Post describes how to extract top feature names from a supervised learning classifier in sklearn.
Note: The training dataset
y_train are pandas dataframe with column names.
After fitting/training a classifier
clf, the scoring for features can be accessed (method varies depending on the classifier used).
- For example, for logistic regression it is the magnitude of the coefficients and can be accessed as
- For DecisionTree, it is
Sort the scores in descending order using
np.argsort() and pass it as an index to the column names of
# For Decision Tree classifier
from sklearn.tree import DecisionTreeClassifier
import numpy as np
clf = DecisionTreeClassifier(random_state=42)
importances = clf.feature_importances_
# printing top 5 features of fitted classifier
print(sorted(zip(X_train.columns,importances),key=lambda x: x)[::-1]
This function concatenate longest k number of arrays to a single string.
def longest_kconsec(strarr, k):
sort = sorted(set(strarr),key = lambda x:len(x), reverse = True)[:k]
l = ['r','d','wdfe','ff','gfg','wfdew','d','ff']
The chart explains the gender difference in school performance based on different states of india. Full project report
This a tutorial is to make a filled bar chart with color-fill mapped to data. The chart was created for this project.
Continue reading “Creating a filled barchart with matplotlib”
Often we want to know how a function is written in an imported package. This post explains how to examine the source code of a function/class.
To know where the package is installed:
For the package pandas:
To examine the source code of a given function or class, import the package inspect.
import inspect as insp
print insp.getsourcefile(pandas.DataFrame) # prints the path to source file
print insp.getsourcelines(pandas.DataFrame) # prints the source code
inspect package can be found here.
Viewing the source code from IPython Notebook
? to the function name inside the ipython-notebook cell to view code description and
?? for the entire source code.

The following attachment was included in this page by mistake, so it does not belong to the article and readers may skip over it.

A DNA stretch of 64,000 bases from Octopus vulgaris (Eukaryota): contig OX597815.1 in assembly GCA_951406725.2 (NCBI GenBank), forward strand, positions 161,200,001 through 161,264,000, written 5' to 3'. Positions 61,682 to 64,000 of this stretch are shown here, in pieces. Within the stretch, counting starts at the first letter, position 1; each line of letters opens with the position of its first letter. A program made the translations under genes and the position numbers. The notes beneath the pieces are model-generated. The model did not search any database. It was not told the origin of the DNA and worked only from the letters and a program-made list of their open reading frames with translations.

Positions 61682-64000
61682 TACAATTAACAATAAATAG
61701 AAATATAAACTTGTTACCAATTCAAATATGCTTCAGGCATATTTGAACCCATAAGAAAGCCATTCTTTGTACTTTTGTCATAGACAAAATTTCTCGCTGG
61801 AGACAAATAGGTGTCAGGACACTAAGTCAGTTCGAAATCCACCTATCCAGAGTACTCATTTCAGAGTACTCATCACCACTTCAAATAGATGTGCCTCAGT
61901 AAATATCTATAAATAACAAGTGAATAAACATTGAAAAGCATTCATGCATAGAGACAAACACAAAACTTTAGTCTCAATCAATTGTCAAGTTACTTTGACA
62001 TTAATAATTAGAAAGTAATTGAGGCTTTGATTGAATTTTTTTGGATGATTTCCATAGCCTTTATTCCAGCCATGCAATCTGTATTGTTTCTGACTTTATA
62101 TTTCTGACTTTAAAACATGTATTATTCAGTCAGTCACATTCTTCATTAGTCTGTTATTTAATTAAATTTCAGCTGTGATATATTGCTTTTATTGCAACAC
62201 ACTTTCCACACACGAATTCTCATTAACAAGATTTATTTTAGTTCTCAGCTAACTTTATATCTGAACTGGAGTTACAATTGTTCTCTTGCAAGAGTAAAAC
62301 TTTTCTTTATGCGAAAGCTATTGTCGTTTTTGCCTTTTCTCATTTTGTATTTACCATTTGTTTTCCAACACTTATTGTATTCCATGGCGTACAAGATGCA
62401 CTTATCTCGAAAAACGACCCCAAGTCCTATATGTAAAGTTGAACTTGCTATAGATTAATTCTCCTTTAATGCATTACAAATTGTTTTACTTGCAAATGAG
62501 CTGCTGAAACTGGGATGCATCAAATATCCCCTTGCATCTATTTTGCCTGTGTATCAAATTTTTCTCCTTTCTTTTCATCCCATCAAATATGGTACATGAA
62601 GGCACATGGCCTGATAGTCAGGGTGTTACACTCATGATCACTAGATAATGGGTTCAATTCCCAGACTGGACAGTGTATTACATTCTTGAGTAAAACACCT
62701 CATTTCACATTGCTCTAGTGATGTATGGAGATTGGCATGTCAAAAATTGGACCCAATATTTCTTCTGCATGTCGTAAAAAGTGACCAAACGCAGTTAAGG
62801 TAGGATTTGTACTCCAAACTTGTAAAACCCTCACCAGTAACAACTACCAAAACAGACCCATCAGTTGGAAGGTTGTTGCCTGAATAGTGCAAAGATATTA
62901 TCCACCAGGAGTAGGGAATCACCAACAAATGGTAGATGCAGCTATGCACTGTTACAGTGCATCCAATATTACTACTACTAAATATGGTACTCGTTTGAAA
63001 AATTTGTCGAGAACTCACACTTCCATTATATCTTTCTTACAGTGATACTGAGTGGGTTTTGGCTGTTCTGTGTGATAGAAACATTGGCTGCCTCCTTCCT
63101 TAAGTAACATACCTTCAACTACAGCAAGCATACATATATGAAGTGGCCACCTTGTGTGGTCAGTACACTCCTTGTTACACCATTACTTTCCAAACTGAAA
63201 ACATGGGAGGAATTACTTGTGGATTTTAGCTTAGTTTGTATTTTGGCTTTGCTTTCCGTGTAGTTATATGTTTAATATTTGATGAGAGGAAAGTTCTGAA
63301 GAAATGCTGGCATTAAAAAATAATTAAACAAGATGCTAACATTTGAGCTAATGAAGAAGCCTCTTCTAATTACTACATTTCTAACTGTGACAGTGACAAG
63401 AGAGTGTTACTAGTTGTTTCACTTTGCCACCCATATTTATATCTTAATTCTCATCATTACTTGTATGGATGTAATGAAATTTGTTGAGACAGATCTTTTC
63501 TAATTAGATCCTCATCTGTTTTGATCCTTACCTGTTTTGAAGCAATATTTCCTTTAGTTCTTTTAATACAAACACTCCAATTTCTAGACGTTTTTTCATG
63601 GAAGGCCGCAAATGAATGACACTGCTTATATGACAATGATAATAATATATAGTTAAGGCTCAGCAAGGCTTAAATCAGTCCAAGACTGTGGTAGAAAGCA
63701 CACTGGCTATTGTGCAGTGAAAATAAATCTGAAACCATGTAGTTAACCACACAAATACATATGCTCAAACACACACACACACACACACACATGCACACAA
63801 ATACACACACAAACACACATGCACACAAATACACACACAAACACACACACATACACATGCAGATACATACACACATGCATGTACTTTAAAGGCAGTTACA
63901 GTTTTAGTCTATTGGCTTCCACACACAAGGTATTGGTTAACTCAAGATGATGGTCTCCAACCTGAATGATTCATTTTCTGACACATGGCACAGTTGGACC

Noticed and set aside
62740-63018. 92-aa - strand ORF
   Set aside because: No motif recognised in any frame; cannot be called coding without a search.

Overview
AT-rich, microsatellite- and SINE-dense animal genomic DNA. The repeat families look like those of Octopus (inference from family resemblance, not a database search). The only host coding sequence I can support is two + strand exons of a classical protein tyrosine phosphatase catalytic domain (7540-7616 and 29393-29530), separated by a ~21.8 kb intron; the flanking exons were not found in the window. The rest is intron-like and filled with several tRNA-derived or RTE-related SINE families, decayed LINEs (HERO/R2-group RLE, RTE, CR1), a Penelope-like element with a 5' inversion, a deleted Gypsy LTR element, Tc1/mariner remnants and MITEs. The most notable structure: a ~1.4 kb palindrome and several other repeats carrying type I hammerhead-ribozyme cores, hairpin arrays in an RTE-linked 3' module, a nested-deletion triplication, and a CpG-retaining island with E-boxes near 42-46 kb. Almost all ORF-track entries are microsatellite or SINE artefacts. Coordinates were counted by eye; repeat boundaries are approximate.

pandas.DataFrame? # shows the docstring
pandas.DataFrame?? # shows the source code and docstring
If you are a frequent user of github, you might have come across github pages, a service to publish websites. Github pages are often helpful to explain/showcase your small projects with a neat webpage for each repository.
- All you need is to include a markdown in your github repository by name
INDEX.md and github pages will generate a webpage from it. There are many options as mentioned in documentation.
- 3 easy steps to setup a webpage for a project.
- If you are using
ipython notebook, download your notebook as a markdown file
- place “markdown file+resources” in your github repository inside
docs folder (create one if doesn’t exist).
- Rename the markdown as
docs/INDEX.md to make it the default loader. Your project website is ready at the link “[usename].github.io/[projectname]”
You can even use this to publish a Web-resume (get a resume template from w3schools).
- download/clone the repository from github link (or any other link) to a folder in your machine.
- Switch to terminal and
cd into the folder containing downloaded files and start the webserver as follows
python -m http.server 8070
This will start a webserver on the port 8070.
- Open web browser and type:
index.html is loaded by default. Instead of
[name].html to view the corresponding page.
Was used for this project.
git has undoubtedly become the version control standard in the industry and this skill is inevitable for collaboration across multiple teams. Even solo projects can use
git to streamline development and experiment with multiple branches. This post is a small starting point for newbies.
git documentation can be overwhelming for most newbies with lots of options/commands. In reality, most developers end up using a handful of key features.
[Since it is always hard to remember], I have this cheatsheet (atlassian) posted on my desk.
Another nifty little command on MAC terminal to get the graphical repository browser :
Git Commit messages
Git commit messages are terse notes about the changes made since last commit. ideally messages are to follow the structure given below and It’s always a good practice to follow this guide for commit messages: GIT Style Guide
Check out these awesome websites which can teach you
- learngitbranching.js.org (highly recommended)
- Git-IT (Git is an excellent learn by doing cross-platform project)
Some useful links for beginners to get involved
- Medium blog for first timers
If you are a user of d3 for visualization, you might already know what a bl.ock is. Apart from Mike Bostock’s bl.ocks, often it is very hard to navigate/find a good examples which you can use and build on top. Since most of the d3 examples are new creative ventures, it is often hard to classify them and hence indexing. These are some websites where you can navigate bl.ocks of users :
View story at Medium.com